This morning, NPR’s Morning Edition ran a story about online Jihadism.  Ordinarily this would not have been notable, but I found it personally ironic, given that we just concluded a conference titled “Islam and the Media” here in Boulder this past weekend.  It featured 104 papers from scholars across a wide range of disciplines and keynote presentations from global experts on things ranging from digital Islam to Muslim popular culture to news framing to emerging Muslim voices in the media sphere.  Over 140 people attended from five continents and 21 countries.  NPR new about it.  So did CNN, BBC, and our local media here in the metro area.  Did any of them come?  No.

So you can see how I might find it ironic that, just a few days after it concluded, NPR chose to give major attention to Islam and the media with no reference either to our meeting or to the kind of scholarship presented there.   Now, of course I am not naive about news processes and news values, so am not really surprised.  But there is a lesson in this.

What was the NPR story about?  It was about “online jihadism” and referred specifically to the recent CIA assassination in Afghanistan and the way the perpetrator is being remembered in some places online.  This means that, in spite of all the good scholarship out there that is helping us understand the range of ways that media and mediation are inflecting Islam, the primary media framing is still around terror and security.  That, we continue to learn, is the “real story.”  If they had attended the meeting, they would have received a much deeper understanding of many of the questions they asked in their story (and that their interviewee could only speculate about).  They wanted to know a lot about both the production and reception of online jihadist material.  Scholars present at our conference brought important insights into these matters and could have helped broaden and deepen public understanding of the implications of what is happening online.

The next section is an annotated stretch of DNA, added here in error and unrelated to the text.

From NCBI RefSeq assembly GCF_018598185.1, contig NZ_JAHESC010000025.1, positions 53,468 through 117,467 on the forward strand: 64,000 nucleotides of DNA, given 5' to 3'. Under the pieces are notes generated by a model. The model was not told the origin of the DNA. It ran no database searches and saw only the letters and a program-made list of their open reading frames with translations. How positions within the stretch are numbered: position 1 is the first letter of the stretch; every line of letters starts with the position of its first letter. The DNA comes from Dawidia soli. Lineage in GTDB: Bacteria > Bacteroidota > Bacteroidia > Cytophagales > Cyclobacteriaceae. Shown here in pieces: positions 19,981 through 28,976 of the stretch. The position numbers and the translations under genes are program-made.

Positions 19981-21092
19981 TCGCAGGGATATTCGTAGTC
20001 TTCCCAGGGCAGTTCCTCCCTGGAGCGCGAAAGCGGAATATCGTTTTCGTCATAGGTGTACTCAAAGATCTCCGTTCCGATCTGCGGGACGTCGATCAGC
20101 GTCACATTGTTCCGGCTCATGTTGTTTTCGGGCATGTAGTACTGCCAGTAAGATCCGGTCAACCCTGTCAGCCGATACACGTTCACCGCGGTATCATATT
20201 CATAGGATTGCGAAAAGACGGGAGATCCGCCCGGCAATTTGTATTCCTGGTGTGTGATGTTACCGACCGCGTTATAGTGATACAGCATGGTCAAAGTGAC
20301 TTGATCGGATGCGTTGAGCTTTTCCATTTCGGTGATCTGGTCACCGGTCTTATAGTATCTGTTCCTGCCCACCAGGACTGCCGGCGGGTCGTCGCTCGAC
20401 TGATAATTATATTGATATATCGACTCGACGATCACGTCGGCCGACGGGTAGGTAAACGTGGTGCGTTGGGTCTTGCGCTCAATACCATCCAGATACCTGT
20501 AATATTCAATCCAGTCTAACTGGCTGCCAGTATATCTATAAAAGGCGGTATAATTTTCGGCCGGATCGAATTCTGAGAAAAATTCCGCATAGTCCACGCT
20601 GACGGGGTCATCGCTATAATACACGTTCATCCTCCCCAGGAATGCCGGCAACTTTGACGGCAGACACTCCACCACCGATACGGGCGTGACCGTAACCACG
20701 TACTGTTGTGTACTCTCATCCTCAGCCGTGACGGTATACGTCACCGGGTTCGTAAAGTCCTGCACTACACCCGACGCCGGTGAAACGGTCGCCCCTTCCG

The expert interviewed in the story, Jarrett Brachman, is a well-known security expert who teaches at North Dakota State (he was formerly at West Poiont).  He may be a competent scholar, but he is not a media scholar, and it showed in the interview.  I am not saying his insights are not important, but they are only part of what we need to know to understand these things.  A broader, interdisciplinary view is necessary. That is what academic discourse should be about, and it is what we had at our conference.  We all know the conventions of journalism that leads it to move quickly to certain taken-for-granted framings.  That does not mean we should not expect more, or be aware of what it misses.